A Scotland Yard employee examines fingerprints
Hulton Archive/Getty Images

At one time, the science of fingerprinting was more of a theory than anything that could be put into practice. Most police forces instead relied on anthropometry, a system created by French police officer Alphonse Bertillon, which used 11 body measurements taken by calipers to provide a unique physical identity for an individual. While fingerprinting was beginning to take off in India in the late 1800s, the English-speaking world didn’t adopt the forensic technique of lifting and matching prints until 1901, when Sir Edward Henry, then the assistant commissioner of Scotland Yard, instituted the Metropolitan Police Fingerprint Bureau. In 1902, a billiard ball thief was convicted based on a fingerprint he left on a windowsill. In 1904, a Yard detective demonstrated the efficacy of fingerprinting at the St. Louis World’s Fair, helping spread the new science to American law enforcement officials.


The uniformed police officers who wander London’s streets with an eye on keeping the peace were unarmed for most of the 20th century. It wasn’t until 1994 that select patrol officers were permitted to carry guns, a policy shift that stemmed from increased assaults on police. The addition of firearms was limited to armed response cars intended to be dispatched to high-risk calls; previously, officers were instructed to keep their weapons in a lockbox inside their vehicles. Today, 90 percent of Metropolitan police officers go on duty without a gun, a policy largely maintained in response to a relatively low number of guns carried by civilians. Less than four in 100 British citizens own a firearm.


A surveillance camera is posted in London
Leon Neal, AFP/Getty Images

With surveillance cameras dotting London, facial recognition for identifying criminal suspects is in high demand. But no software can outperform Scotland Yard’s team of “super recognizers,” who are recruited for their ability to match a face to a name based on their own memory. These officers are hired by administering a facial recognition test first implemented by Harvard in 2009. Those in the top percentile have an uncanny ability to retain facial feature details and are often dispatched to cull out known criminals like pickpockets at public gatherings. One such specialist, Constable Gary Collins, identified 180 people out of 4000 while examining footage of the 2011 London riots. Software was able to identify exactly one.


Housed across two floors at the headquarters of the Metropolitan Police in London is the Black Museum, a macabre cavalcade of evidence from nearly 150 years of investigative work. Established in 1875, the collection houses body parts (gallstones that failed to dissolve in acid along with the rest of a murder victim) and seemingly innocuous items that take on sinister connotations: A set of pots and pans that once belonged to Scottish serial killer Dennis Nilsen and were used to boil human flesh. It’s closed to the public, though visiting law enforcement and sometimes celebrities can secure an invite: Laurel and Hardy and Sir Arthur Conan Doyle have toured its inventory. A sample of the collection went on display at the Museum of London in 2015.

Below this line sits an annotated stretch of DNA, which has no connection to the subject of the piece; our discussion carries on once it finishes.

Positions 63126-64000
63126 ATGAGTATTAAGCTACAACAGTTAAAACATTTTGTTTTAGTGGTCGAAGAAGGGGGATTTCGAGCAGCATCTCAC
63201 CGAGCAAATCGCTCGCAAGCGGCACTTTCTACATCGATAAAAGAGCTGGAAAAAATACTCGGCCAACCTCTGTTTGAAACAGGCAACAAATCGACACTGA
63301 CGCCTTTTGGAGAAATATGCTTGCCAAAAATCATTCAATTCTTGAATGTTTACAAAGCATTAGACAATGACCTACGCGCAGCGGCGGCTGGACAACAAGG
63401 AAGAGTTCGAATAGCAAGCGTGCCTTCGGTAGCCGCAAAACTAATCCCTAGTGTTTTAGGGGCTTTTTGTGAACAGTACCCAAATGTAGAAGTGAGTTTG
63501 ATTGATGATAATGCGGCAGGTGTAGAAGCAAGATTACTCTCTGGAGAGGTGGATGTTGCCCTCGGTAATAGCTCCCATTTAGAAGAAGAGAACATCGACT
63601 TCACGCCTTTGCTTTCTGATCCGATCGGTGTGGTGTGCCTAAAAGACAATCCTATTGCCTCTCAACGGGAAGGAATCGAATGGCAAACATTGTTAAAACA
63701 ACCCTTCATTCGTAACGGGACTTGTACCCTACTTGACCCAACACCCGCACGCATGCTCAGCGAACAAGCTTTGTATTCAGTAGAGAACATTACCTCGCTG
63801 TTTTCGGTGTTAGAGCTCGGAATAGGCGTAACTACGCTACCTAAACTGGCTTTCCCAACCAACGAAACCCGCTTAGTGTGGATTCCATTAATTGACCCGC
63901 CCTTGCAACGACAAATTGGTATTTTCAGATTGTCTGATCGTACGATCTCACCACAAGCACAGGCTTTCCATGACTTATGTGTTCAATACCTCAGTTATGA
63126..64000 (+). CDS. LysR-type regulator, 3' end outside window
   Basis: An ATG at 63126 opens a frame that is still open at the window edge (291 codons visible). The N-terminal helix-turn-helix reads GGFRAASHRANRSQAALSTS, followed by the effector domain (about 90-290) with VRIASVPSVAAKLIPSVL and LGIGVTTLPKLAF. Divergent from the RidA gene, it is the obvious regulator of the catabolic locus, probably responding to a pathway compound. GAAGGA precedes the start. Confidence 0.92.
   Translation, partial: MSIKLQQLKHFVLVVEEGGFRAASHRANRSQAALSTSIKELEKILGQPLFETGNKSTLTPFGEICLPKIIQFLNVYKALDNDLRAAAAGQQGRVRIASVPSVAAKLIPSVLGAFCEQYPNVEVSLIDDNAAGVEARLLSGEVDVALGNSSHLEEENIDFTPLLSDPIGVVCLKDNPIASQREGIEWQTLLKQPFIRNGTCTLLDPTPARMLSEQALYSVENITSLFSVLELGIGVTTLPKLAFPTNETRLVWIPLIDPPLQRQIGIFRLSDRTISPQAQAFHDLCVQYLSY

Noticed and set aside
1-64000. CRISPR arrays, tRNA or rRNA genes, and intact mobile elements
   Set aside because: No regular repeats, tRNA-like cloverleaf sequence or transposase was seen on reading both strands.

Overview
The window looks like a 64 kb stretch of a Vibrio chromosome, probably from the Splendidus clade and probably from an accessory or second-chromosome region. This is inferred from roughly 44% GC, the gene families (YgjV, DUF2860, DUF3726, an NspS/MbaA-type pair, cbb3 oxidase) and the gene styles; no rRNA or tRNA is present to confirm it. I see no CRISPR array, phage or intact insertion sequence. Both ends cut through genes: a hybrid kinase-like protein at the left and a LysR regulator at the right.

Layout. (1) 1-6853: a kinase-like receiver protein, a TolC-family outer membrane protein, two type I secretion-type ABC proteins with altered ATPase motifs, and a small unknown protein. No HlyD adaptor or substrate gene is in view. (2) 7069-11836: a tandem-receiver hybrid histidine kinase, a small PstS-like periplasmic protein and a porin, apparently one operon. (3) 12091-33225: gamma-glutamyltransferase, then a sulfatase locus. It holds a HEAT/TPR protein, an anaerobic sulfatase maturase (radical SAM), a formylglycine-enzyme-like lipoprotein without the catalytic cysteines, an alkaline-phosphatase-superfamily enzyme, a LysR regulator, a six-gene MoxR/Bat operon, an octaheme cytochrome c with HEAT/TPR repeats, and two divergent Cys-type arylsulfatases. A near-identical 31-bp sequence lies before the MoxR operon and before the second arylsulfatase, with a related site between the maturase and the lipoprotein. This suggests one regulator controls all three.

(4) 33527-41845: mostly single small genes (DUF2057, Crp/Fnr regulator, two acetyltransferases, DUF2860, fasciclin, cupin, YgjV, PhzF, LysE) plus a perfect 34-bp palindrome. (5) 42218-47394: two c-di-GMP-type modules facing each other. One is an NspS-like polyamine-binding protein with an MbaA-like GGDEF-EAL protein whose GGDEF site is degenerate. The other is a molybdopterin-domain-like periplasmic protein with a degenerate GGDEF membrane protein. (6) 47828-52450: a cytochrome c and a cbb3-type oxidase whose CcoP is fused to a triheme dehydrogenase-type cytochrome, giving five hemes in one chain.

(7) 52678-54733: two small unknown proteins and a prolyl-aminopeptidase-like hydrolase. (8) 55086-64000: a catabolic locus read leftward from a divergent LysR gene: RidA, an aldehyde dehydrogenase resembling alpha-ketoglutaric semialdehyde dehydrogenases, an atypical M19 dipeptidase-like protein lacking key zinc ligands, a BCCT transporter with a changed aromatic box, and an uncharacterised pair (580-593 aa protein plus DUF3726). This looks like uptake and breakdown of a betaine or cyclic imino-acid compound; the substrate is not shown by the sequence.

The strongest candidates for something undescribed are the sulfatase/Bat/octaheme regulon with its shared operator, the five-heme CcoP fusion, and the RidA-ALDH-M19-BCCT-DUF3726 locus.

The former New Scotland Yard building at 10 Broadway
Jack Taylor, AFP/Getty Images

The Metropolitan Police have changed locations several times over the years. It was situated at its original location of 4 Whitehall Place from 1829 to 1890, then housed in a large Victorian building on the Victoria Embankment from 1890 until 1967. That’s when the operation was moved to a 600,000 square-foot building at 10 Broadway in Westminster: a famous revolving sign announced a New Scotland Yard was taking up residence. In 2014, the building was sold to investors from Abu Dhabi for $580 million: London cited operating expenses and budget cuts as the reasons for the sale. The buyers plan to mount a residential housing project in the spot. Scotland Yard staff moved to a trimmed-down facility at the Curtis Green Building in Westminster and within walking distance of the Houses of Parliament.   

Why an Ex-FBI Agent Recommends Wrapping Your Keys in Tinfoil Whenever You Leave Your Car

A car thief doesn't need to get their hands on your keys to break into your vehicle. If you use a wireless, keyless system, or fob, to unlock your car, all they need to do is steal the signal it emits. Luckily there's a tool you can use to protect your fob from hackers that you may already have in your kitchen at home: tinfoil.

Speaking with USA Today, retired FBI agent Holly Hubert said that wrapping car fobs in a layer of foil is the cheapest way to block their sensitive information from anyone who may be trying to access it. Hackers can easily infiltrate your car by using a device to amplify the fob signal or by copying the code it uses. And they don't even need to be in the same room as you to do it: They can hack the fob inside your pocket from the street outside your house or office.

Electronic car theft is a growing problem for automobile manufacturers. Ideally fobs made in the future will come with cyber protection built-in, but until then the best way to keep your car safe is to carry your fob in an electromagnetic field-blocking shield when you go out. Bags made specifically to protect your key fob work better than foil, but they can cost more than $50. If tinfoil is all you can afford, it's better than nothing.

At home, make sure to store your keys in a spot where they will continue to get protection. Dropping them in a metal coffee can is a lot smarter than leaving them out in the open on your kitchen counter.

[h/t USA Today]